Healthier School Lunches Could Help Combat Obesity
Every day Donna Charles, a security guard at P.S. 33 Chelsea Prep elementary school, greets hundreds of students and sees the effects of fast food in the neighborhood.
“This is my niece; she’s two years old and overweight,” Charles said, gesturing to a framed picture on her desk of a portly toddler. Her niece loves healthy foods but, Charles claimed, “You see a McDonald's before you see a salad bar.”
Nearly one in three children is overweight or obese in the United States, reports the Centers for Disease Control and Prevention (CDC), and 4.3 million children, ages 10 to 14, will become overweight or obese within the next 24 months. President Obama proclaimed the rise in obesity a crisis and both the Obama administration and American Medical Association declared September “National Childhood Obesity Awareness Month.” In addition, the 10 through 17 of October has been named “National School Lunch Week.”
Some feel the answer to this obesity epidemic lies in school lunches. As advocates work to make healthful food more available at schools, Congress has not been able to pass a bill that would fund the food. The Child Nutrition and Women, Infants and Children Reauthorization Act wasn’t reauthorized on September 30 because Democrats were holding out for increased funding. Now a new deadline is looming.
“A new bill must be passed [before December 31] in order for money to continue to be allotted to school food,” said Kelly Moltzen, nutrition and diabetes education coordinator for the Bronx Health REACH Coalition, “regardless of whether or not the bill receives increased funding.”
Governmental involvement in funding school lunches began in 1946 when President Harry Truman established the National School Lunch Act, which supports the National School Lunch Program (NSLP). As of last year, more than 31.3 million children received their lunch through the NSLP.
In 1966, Congress expanded the act by creating the Child Nutrition Act to help meet the dietary needs of children, permanently authorizing the school milk and breakfast program. It may not have been affective enough, however, either in terms of funding or healthy eating. “By the end of the 1970s, The National School Lunch Program suffered from financial and nutritional shortfalls,” wrote Susan Levine in her 2008 book “School Lunch Politics: The Surprising History of America’s Favorite Welfare Program.”
These shortfalls weren’t addressed on the federal level until 2004 when Congress passed the Child Nutrition and WIC Reauthorization Act. It’s this bill that expired on September 30.
As Congress wrestles with passing a new bill, advocates are moving forward, working with non-profits and the private sector to get healthier food in school cafeterias.
Chef Ann Cooper of theLunchBox.org, an online toolkit for transforming school food, partnered with Whole Foods Market in 2009 to raise awareness about the need for school lunch improvement. Then, she partnered with Whole Foods again in 2010 to create the “Great American Salad Bar Project,” which has raised funds to put salad bars in at least 300 public schools across the country. Any public school, as long as it’s part of the National School Lunch Program, can apply to Whole Foods for a grant, which are funded by donations. These donations have already reached $1.4 million.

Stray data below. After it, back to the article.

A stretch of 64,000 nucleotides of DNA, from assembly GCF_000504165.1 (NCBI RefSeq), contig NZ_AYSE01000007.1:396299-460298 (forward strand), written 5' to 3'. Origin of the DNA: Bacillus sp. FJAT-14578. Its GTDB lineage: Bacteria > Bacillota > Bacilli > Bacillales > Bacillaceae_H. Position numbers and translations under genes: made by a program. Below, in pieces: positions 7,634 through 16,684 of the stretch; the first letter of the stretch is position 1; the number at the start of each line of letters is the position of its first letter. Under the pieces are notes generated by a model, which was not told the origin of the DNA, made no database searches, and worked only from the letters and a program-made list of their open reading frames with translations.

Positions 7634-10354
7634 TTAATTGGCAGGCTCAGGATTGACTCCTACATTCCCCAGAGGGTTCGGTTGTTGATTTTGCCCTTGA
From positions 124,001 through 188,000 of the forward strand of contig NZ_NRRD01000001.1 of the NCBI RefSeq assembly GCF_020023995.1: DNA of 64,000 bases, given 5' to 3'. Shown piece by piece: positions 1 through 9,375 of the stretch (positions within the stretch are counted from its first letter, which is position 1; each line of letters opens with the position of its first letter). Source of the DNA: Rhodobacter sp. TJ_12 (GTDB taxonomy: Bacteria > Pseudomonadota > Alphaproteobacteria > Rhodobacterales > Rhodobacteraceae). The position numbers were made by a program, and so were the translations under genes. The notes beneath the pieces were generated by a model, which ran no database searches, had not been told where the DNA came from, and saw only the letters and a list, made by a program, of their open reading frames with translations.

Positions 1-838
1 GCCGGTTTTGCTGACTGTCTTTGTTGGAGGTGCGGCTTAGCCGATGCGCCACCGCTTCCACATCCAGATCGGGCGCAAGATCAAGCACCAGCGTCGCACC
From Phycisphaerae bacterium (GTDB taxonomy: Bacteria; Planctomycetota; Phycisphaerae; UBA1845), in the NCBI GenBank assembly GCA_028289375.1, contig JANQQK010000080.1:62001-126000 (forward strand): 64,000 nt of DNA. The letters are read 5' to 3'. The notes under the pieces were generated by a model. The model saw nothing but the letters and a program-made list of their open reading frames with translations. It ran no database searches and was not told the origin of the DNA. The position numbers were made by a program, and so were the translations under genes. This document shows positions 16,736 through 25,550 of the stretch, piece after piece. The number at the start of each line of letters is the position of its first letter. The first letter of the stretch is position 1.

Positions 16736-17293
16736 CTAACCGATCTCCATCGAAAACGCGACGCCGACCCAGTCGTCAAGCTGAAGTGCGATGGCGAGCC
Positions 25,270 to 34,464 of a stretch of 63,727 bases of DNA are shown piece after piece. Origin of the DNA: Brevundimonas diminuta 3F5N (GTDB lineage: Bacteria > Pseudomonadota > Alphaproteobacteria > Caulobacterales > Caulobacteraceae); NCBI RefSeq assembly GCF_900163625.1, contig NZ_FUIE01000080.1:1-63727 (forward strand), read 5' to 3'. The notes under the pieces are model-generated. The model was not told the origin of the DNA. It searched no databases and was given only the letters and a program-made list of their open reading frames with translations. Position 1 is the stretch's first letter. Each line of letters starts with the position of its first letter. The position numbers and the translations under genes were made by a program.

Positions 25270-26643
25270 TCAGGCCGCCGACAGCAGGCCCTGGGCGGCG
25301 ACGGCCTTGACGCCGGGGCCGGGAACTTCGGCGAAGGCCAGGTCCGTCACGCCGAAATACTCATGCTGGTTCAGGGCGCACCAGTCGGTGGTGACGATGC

Moltzen, of Bronx Health REACH Coalition, said alternative approaches are important. She said the current USDA guidelines are not good enough.
“What’s important to remember here is that the USDA was set up to represent farmers,” Moltzen said. “It is the marketing arm for agricultural interests and setting up school food standards is only a secondary responsibility. The foods that children eat in schools in the U.S. these days is shockingly unhealthful, but still meet USDA standards.”
Moltzen’s group works with local schools, businesses and community organizations in New York City to create after-school nutrition education programs.
Examples of other non profits working to make kids healthier are Slow Food USA and Better School Food, which educates children in nutritional literacy by helping to develop in-school programs that promote healthy food and exercise. They both also have started school gardens in Atlanta, Georgia, and Chicago for example, where kids plant their own gardens and then harvest and eat what they produce.
While at Donna Charles’ school, where the I Have A Dream Foundation has been working with kids on nutrition, many students appear to be still struggling with their weight. “In the morning, they'll eat McDonald's, in the afternoon they'll have microwaved pizza in the cafeteria, and as a snack they'll eat Pepperidge Farm Goldfish” said Lang senior Céline Robinson, who worked with the children at P.S. 33. “And that's on a healthy day.”
Charles, for one, welcomes advocate involvement, but said the government needs to step up the pace.
“If the government doesn’t get [more] involved, everybody’s going to be obese, not just the kids,” Charles said.